By Phil Kahler, Tualatin Valley Academy, Hillsboro, OR

On July 7, 2015, while participating in the Educator Academy in the Amazon Rainforest, I conducted an exciting data-collection study at the Amazon Conservatory of Tropical Studies (ACTS) in Peru to learn how microclimates change at each vertical layer of a tropical rainforest. The initial idea was an ambitious one—lower a LabQuest 2, a Stainless Steel Temperature Probe, a Relative Humidity Sensor, a PAR (Photosynthetically Active Radiation) Sensor, and a GoPro® camera to collect video paired with data for simultaneous visual and graphical analysis from a walkway in the canopy 24 m above the forest floor. We were hoping this would provide a way for students at home to compare temperature, humidity, light, and altitude with the plant and animal life visible in the video.

With the help of Colleen McDaniel from Vernier and my 7th grade students at Tualatin Valley Academy, I devised a procedure for lowering the instrumentation platform. However, what worked well during practice from an unobstructed 5 m balcony turned out to function quite differently in the field. Branches midway through the understory created a tangle of obstacles that prevented a constant rate of descent of the platform and made it difficult to keep the platform level. Our colleagues on the forest floor shouted directions to us, guiding us around problem branches that we could not see. While the video we collected was unusable, the data were useful and interesting.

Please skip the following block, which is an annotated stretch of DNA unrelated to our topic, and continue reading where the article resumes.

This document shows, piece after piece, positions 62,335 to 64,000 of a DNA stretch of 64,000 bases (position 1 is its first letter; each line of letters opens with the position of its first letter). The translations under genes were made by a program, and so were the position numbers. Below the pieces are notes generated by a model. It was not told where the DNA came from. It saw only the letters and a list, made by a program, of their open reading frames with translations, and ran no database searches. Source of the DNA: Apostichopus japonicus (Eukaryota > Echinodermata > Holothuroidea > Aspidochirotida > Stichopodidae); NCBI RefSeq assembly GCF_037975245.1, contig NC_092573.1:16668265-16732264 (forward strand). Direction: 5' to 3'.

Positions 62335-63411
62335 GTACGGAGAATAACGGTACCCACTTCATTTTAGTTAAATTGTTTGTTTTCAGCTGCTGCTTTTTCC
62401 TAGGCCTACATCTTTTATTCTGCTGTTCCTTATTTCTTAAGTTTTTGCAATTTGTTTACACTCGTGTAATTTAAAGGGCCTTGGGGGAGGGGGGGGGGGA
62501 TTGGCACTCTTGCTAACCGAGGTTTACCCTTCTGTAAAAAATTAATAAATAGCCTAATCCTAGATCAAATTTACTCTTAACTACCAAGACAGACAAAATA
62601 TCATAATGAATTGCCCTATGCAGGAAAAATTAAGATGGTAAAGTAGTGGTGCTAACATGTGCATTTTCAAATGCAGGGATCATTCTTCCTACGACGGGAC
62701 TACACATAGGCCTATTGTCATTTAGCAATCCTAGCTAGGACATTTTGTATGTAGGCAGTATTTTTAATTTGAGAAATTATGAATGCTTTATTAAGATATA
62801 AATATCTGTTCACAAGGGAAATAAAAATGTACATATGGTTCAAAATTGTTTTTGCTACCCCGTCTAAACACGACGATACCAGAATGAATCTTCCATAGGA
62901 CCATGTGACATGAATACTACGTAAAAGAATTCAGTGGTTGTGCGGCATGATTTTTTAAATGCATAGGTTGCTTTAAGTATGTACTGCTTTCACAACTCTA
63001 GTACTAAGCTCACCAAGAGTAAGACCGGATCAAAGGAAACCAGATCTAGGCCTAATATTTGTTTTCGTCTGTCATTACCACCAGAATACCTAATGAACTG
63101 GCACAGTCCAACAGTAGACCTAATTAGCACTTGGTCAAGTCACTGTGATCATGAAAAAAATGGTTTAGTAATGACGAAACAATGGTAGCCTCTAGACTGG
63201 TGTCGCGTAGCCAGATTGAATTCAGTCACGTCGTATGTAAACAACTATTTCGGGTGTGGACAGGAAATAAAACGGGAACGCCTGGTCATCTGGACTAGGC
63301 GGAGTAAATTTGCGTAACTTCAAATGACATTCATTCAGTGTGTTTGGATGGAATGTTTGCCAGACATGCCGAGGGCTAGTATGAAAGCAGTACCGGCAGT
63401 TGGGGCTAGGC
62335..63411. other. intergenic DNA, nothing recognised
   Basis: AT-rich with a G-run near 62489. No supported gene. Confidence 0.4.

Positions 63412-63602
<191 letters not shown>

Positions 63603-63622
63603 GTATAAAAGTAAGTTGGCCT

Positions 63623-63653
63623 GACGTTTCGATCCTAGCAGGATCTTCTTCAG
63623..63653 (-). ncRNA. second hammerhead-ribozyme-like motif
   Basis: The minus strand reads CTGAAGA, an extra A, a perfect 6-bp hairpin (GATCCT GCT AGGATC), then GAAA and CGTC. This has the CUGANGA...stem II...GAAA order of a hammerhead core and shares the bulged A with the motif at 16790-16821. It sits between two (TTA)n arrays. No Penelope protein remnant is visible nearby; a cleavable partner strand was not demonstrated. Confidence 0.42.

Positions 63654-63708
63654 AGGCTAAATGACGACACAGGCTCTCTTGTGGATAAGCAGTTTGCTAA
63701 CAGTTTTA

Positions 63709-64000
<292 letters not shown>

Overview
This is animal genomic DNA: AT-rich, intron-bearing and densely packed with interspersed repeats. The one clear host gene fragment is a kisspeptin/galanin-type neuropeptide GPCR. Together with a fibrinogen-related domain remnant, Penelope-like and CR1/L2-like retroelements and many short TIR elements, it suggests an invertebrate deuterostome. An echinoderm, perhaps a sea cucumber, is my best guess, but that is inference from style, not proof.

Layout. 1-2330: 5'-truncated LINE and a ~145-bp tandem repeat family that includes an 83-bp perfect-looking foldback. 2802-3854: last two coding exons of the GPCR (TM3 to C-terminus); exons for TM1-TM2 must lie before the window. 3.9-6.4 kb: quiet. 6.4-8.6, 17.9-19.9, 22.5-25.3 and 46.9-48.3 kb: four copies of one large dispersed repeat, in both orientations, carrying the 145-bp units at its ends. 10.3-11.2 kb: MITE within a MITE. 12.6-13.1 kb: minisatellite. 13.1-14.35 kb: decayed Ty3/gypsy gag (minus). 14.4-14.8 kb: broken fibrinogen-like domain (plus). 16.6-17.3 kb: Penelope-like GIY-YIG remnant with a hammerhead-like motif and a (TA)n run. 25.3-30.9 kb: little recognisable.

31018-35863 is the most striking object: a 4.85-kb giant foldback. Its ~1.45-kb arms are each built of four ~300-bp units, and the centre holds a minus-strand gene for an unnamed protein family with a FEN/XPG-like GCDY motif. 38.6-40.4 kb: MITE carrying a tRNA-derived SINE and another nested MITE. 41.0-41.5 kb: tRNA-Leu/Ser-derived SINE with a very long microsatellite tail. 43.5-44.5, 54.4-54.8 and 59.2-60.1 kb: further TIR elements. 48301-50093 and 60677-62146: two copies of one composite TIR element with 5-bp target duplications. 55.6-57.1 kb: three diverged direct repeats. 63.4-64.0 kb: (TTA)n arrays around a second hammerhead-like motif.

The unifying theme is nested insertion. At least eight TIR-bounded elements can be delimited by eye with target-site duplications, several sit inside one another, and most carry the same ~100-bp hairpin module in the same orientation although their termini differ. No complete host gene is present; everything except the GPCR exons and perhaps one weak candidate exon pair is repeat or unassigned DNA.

Temperature, relative humidity, PAR, and illumination measured while descending through the layers of an Amazonian rainforest

The data show that the highest temperature and lowest relative humidity values occurred at the rainforest canopy layer. As the LabQuest 2 was lowered through the understory down to the forest floor, the temperature decreased slightly while the relative humidity rose. We also saw a dramatic difference in light levels between the canopy and the understory. As the LabQuest 2 passed through the understory, sudden decreases and increases in illumination were observed. This was likely due to variation in the canopy cover.

Interestingly, PAR and illumination levels were high in the canopy, and as the sensors descend into the understory, PAR and illumination both dropped continuously. The data show that while there is light (measured as illumination), the amount of light available to plants for photosynthesis (PAR) is much lower in the understory than in the canopy. This suggests that there is a lot of competition between plants in the understory for available light.

This project allowed us to see firsthand the relationships between the abiotic and biotic factors that make the Amazon a treasure trove of biodiversity. Armed with photographs, personal stories, and data, I have begun to impress upon my students the importance of preserving this faraway place. It is one thing to read and talk about what’s going on in a rainforest and quite another thing to see it first hand.

This study was sponsored by Amazon Rainforest Workshops with technical support from Vernier. The Educator Academy in the Amazon Rainforest is a cross-curricular workshop for K–12 science educators to use and learn instructional approaches and protocols while exploring one of the world’s most important natural resources, the Amazon Rainforest. For more information, please visit